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Staff Recruitment and Increased Regulation are the greatest challenges facing Asset Managers

31 January 2007 PricewaterhouseCoopers Inc

The investment management sector will confront enormous challenges in staffing and regulatory changes over the next few years, but the industry remains bullish about future revenue growth, according to the PricewaterhouseCoopers 2006 Global Investment Management Survey.

Pierre de Villiers, PwC Southern African investment management and real estate leader, says that survey respondents saw regulatory changes as the greatest and most immediate challenge, more so than recruitment and retaining the best employees.

Attracting, retaining and incentivising talent is one of the key issues presently facing the investment industry. There is great demand for talented portfolio managers and skilled risk professionals so this will put upward pressure on remuneration.

This could result in a change to compensation structures with more imaginative offerings coming into the industry as organisations consider more closely aligning investment managers interests with fund performance. But this type of strategy has the downside of perhaps leaving firms exposed to key man risk and staff departures.

Like the investment banks, fund managers are now increasingly being rewarded predominantly with performance-related bonuses for beating the market. This shorter term strategy is being adopted more frequently in preference to a long term technique of tying people to the industry through traditional compensation methods. Interestingly enough, it appears that the longer term compensation strategies are least likely to be adopted by the larger organisations.

The "quant houses" (those with a more quantitative and mathematical approach to investment decisions) have an advantage in the human resources area, as they are not so reliant on key individuals and carry less risk in terms of costs and the effects of high staff turnover.

The PwC global survey canvassed 81 investment management organisations of varying sizes and disciplines from around the world, representing $ 9 trillion of assets under management, and included 20 South African firms.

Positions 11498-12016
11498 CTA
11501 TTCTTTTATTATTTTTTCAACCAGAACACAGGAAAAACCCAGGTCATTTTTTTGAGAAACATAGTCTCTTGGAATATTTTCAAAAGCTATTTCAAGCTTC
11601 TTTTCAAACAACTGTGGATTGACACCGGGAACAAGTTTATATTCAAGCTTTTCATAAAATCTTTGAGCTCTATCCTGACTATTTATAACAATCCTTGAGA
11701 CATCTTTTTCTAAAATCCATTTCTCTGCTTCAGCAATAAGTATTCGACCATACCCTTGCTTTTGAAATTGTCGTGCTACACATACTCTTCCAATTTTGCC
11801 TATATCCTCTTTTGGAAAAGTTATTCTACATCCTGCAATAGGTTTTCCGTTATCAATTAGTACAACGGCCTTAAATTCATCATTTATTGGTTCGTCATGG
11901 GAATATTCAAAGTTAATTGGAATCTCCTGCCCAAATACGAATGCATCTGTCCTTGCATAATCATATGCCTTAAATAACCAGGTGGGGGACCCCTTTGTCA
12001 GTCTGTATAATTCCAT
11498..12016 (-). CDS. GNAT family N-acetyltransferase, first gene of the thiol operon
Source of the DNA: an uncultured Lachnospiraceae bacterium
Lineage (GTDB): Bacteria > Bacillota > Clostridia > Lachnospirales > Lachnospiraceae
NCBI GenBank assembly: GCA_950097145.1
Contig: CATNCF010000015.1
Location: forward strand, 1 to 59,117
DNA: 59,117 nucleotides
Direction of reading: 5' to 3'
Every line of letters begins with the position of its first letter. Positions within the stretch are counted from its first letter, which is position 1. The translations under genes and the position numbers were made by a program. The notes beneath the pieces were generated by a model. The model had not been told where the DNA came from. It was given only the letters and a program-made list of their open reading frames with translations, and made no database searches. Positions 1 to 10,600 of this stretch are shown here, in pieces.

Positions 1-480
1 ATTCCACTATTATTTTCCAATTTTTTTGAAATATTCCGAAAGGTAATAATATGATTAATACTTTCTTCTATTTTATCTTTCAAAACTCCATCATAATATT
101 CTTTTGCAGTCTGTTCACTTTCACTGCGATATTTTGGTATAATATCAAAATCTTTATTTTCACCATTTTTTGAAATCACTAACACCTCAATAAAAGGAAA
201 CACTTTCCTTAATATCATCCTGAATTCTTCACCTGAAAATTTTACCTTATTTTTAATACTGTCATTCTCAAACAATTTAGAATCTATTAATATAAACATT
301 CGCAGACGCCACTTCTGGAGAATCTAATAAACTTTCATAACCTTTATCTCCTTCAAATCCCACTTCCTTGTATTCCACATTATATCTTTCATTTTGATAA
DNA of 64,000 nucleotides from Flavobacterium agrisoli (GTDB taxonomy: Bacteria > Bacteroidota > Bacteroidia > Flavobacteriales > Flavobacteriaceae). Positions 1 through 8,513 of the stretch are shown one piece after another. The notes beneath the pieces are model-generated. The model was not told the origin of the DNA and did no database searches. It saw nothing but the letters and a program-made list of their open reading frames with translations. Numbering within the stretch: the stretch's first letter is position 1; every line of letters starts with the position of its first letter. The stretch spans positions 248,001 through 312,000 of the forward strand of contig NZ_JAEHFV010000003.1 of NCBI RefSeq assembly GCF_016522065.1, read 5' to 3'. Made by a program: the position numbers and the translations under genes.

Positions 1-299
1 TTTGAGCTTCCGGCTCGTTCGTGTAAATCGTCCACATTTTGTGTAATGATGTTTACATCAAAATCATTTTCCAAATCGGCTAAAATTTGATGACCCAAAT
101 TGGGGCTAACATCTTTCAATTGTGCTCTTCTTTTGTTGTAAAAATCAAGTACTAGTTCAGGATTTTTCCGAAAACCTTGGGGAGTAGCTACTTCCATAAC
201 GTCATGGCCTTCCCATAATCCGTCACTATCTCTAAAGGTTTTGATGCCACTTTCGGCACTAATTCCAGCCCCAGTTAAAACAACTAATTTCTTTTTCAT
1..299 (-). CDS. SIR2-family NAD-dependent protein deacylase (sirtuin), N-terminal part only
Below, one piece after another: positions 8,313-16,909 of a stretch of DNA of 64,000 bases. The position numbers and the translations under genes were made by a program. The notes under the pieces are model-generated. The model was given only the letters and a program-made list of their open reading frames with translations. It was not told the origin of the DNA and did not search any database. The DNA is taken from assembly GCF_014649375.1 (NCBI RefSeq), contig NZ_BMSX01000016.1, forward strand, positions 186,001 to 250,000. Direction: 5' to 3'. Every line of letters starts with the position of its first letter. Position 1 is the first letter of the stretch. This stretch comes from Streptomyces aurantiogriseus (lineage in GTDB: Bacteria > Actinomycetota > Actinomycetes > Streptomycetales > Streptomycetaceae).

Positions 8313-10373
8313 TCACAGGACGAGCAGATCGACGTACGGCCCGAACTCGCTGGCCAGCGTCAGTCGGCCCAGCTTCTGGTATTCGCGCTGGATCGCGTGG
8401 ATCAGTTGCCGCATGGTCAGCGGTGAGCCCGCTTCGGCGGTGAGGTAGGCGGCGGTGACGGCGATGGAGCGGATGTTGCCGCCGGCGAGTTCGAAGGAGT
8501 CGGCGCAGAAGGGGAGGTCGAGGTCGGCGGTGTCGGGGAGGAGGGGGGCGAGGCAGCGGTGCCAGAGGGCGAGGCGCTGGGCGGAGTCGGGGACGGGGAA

Respondents emphasised that the regulatory environment is becoming far more complex, and they are finding the sheer volume of preparatory work to be quite a challenge. Regulatory requirements are certainly not likely to decrease in the future as protective governments realise that the industry plays a significant role in the retirement savings of the individual.

In London, respondents cited the regulatory changes affecting them at present as those relating to anti-money laundering, financial crime laws, corporate governance requirements, international financial reporting and Basel II. In the US, respondents went so far as to say that stifling regulation was driving talented staff into areas of investment that were less regulated, such as hedge funds.

Players in the industry are rather sceptical of the benefits of increasing regulation. In the South African context, Zuhdi Abrahams, PwC Western Cape investment management and real estate leader, confirms that most local organisations believe regulation here is fairly comprehensive and has increased consumer confidence in the industry, but also has the negative effect of hindering cross border competition.

Other challenges facing the investment management industry include the development of innovative new products; investors moving to more personally tailored financial offerings; consolidation in distribution networks; and the impact of the Internet on the selling of products.

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